Astron. Astrophys. Suppl. Ser. 147, 99-109
C. Bayer1 - H.M. Maitzen1 - E. Paunzen1,2 - M. Rode-Paunzen1 - M. Sperl1
Send offprint request: E. Paunzen,e-mail: Ernst.Paunzen@univie.ac.at
1 - Institut für Astronomie der Universität Wien, Türkenschanzstr. 17, A-1180 Wien, Austria
2 - Zentraler Informatikdienst der Universität Wien, Universitätsstr. 7, A-1010 Wien, Austria
Received April 3; accepted August 25, 2000
If one intends to study the presence of CP stars at larger distances from the Sun, classical photometry has to be replaced by CCD photometry. We have therefore initialized in 1995 a new survey in open clusters and the Large Magellanic Cloud using the CCD technology.
As a first step, we have presented new -photometry of 22 CP2 stars in the galactic field to prove the capability of CCD photometry for our aim (Maitzen et al. 1997).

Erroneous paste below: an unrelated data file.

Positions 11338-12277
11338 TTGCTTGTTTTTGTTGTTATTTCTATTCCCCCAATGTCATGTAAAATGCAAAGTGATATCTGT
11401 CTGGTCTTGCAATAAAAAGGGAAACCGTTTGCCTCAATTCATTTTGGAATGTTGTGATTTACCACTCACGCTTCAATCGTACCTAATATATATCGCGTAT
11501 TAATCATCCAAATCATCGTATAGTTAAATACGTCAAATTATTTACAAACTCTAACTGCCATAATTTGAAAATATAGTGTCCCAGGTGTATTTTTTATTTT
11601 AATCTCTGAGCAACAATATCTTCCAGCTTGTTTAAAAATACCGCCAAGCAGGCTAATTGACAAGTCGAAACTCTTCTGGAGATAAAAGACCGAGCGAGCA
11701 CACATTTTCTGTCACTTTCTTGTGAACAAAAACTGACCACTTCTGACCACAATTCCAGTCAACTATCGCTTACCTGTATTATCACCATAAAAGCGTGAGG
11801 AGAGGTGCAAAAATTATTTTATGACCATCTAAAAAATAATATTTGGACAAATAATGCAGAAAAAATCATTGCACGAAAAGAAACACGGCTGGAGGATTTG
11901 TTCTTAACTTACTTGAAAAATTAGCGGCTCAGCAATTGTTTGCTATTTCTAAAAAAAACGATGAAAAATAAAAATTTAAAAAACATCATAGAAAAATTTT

In the first paper of a new series devoted to CCD photometry, we present data on NGC 2169 (13 stars investigated), Melotte 105 (114 stars), and NGC 6250 (48 stars). NGC 2169 was used to test our results with those of classical photometry which yields excellent agreement.
For NGC 6250 we find two new definite CP2 (according to the definition by Preston 1974) stars ( and 0.026 mag) and two Bootis candidates. Twelve objects with only marginally peculiar -values for Melotte 105 were detected. Additional spectroscopic and photometric evidence is needed to substantiate their peculiarity.
Key words: stars: chemically peculiar -- stars: early-type -- techniques: photometric -- open clusters and associations: general
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